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    Special Kashruth Questions for the Yomim Noraim

    This month many of the bakeries sell raisin challah. Many local bagel stores recently stopped selling cinnamon raisin bagels. Are raisins kosher to eat?

    The OU’s position is that raisins are kosher. The only issue that comes up with raisins is that you can find insects in raisins. The Halacha is very concerned about the consumption of insects; it can involve 4-5 aveiros every time you ingest one. However, the halacha is that an insect only becomes prohibited once it has left the fruit where it was formed. The Prid Megadim and other commentators suggest that raisins don’t have that issue and even if a raisin did have an insect, it wouldn’t pose a Kashrut issue. Therefore, the OU does certify raisins.

    Since honey is produced by bees, and bees are not a kosher species, how can honey be kosher?

    That’s a great question which is in the Gemarah. The Gemarah says honey must be Kosher. How do we know this? Because Eretz Yisroel is called “Eretz Zvas Chalav U’Dvash.” So, there’s no way that the Torah would’ve compared Israel to something that isn’t kosher. But why indeed is it kosher? The Gemarah says that honey is not digested by the bee. The bee swallows the pollen from the flower and secretes it from its body the same way that it ingested it. The bee has nothing to do with the making of the honey; it’s just like a bag holding the food.

    The Question is, can that be applied to other foods? And that’s a very interesting question because there’s another very popular food ingredient called shellac, which is the secretion of another bug. The question is, does that have the same properties as honey? Rav Moshe Feinstein held that it did and that’s why the OU certifies shellac for food.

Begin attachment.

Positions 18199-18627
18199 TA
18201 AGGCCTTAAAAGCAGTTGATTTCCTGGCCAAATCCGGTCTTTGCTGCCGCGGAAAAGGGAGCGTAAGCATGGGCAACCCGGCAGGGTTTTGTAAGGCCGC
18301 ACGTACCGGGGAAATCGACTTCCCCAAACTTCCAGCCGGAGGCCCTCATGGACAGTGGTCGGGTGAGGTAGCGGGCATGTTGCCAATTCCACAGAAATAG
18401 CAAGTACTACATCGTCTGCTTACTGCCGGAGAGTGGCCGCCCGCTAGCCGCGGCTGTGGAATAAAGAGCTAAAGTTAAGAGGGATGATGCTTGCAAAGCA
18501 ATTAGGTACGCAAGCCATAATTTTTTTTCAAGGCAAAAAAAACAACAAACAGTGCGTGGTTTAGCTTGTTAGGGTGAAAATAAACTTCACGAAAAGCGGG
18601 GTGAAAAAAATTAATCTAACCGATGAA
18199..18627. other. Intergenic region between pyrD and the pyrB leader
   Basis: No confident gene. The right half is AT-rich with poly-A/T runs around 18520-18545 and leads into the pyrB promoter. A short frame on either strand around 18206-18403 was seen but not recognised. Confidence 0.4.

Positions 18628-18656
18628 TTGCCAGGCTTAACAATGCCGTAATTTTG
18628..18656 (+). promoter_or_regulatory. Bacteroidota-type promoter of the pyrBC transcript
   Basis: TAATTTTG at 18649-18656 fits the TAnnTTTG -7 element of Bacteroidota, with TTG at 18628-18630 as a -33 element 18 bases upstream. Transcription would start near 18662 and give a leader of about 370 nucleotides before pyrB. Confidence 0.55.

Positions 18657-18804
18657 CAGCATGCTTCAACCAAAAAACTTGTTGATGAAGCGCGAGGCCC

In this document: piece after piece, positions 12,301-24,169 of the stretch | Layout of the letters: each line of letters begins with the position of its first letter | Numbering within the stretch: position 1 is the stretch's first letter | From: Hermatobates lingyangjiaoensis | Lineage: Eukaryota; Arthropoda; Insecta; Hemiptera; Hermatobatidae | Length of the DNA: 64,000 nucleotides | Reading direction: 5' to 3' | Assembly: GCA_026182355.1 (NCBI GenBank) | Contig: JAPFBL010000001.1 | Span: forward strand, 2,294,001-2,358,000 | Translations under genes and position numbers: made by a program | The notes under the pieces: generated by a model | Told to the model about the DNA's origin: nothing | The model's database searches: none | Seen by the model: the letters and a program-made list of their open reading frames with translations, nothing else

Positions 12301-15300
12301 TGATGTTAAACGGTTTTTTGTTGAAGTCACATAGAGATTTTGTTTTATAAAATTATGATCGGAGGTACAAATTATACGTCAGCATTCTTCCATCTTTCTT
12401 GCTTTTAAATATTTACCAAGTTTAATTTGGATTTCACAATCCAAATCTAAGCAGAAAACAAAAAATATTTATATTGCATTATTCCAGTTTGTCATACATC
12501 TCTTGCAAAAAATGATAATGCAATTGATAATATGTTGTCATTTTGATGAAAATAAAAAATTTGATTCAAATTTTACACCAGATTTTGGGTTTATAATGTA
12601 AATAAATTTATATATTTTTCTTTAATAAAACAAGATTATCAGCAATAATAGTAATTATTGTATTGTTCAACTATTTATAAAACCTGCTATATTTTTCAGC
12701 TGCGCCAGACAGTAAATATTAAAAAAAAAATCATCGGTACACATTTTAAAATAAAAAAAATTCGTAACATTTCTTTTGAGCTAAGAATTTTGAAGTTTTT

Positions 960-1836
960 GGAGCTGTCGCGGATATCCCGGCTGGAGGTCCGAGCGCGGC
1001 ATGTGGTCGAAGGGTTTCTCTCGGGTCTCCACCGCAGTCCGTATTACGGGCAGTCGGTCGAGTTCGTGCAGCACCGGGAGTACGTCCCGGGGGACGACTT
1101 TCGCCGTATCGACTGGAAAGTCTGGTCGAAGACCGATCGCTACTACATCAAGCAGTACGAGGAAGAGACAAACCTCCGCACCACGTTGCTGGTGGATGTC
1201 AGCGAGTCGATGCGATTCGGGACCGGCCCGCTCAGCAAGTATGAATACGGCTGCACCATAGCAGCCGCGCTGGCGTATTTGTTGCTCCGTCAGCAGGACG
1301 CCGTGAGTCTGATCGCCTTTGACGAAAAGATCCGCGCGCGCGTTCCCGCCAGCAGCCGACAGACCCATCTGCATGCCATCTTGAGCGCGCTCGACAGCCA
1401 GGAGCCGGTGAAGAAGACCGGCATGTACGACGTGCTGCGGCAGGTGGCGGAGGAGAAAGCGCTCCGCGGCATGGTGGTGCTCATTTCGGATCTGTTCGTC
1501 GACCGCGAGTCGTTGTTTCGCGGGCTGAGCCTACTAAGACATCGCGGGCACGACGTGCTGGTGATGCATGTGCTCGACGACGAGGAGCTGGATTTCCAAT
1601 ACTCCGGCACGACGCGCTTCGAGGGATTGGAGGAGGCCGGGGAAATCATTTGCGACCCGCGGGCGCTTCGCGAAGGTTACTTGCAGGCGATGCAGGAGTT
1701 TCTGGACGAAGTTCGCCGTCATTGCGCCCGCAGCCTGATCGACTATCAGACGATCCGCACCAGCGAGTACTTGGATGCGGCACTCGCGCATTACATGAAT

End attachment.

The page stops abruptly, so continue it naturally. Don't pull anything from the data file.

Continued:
Can one eat Cheerios during the Aseres Yemei Teshuva (ten days from Rosh Hashana to Yom Kippur) or Shabbos and Yom Tov for those who only eat Pas Yisroel on those days? What about other breakfast cereals? Must they be Pas Yisroel?

    There are differing opinions as to whether Cheerios is considered pas. The OU poskim do not consider it pas, because of the size of the individual pieces and the manner in which it is made. Likewise, wheat flake cereals are not considered “bread-like” and therefore do not need to be pas Yisroel. Corn and Rice Cereals are, by definition, not bread items. For a current OU Pas Yisroel list please see https://oukosher.org/blog/articles/pas-yisroel-list-5780/

    What foods should one eat at the  seuda ha’mafsekes (last meal)  on Erev Yom Kippur?

    Shulchan Aruch (Orach Chaim 608:4) writes that on Erev Yom Kippur, one should eat light foods that are easily digestible, so one will be able to daven on Yom Kippur with proper concentration. There is a common custom to dip challah in honey. Mishnah Berurah (608:16-18) writes that one should not overeat. It is proper to serve chicken, red meat, and especially fatty meat, should be avoided. Wine and other intoxicating beverages should not be served. One should avoid foods that are overly spicy or vinegary. Sesame should be avoided, since it can cause reflux. Based on the Tur (Orach Chaim 604), some have a minhag to eat fish on erev Yom Kippur. However, Kitzur Shulchan Aruch (131:12) writes that it should not be served at the seuda ha’mafsekes, but rather should be eaten earlier in the day.

    Is one allowed to eat an esrog and, if yes, can one eat the esrog on Sukkos itself?

    There’s nothing wrong with eating an Esrog. You can’t eat your esrog on Sukkos because once the Esrog has been designated for a mitzvah, you can’t eat it until the Yom Tov is over. Even an esrog that was bought to decorate the Sukkah, can’t be used on Sukkos to eat. If you just want to buy an esrog as a fruit, that’s fine. You need to make sure that if the esrog is from Israel, there are no issues with terumos and masros, but otherwise you can eat an esrog. Many have the minhag to eat an esrog on Tu B’shvat and pray for a nice Esrog for the next year.

    What needs to be toiveled?

    Is there a general rule?

    The Halacha is that Kli Seuda, utensils used for food, need to be toiveled. Deoraisa, only something made of metal needs to be toiveled so pots, pans etc. Glass needs to be toiveled Derabanan. Earthenware poses a problem. Earthenware doesn’t have to be toiveled however, glazed earthenware is often glazed in glass. If it’s a thin layer, it’s not as big of a question as with a thick layer. I learned from my Rebbeim to toivel glazed china but everyone should ask their own Rabbi.

    Rabbi Moshe Elefant is Chief Operating Officer of OU Kosher and the maggid shiur of the Orthodox Union’s Daf Yomi webcast (whose 1,800 learners a day around the globe make his lectures one of the most popular Daf Yomis in the world). If you have a kashruth question for Rabbi Elefant please email Jewishvues@gmail.com and put on the subject line Kashruth Question.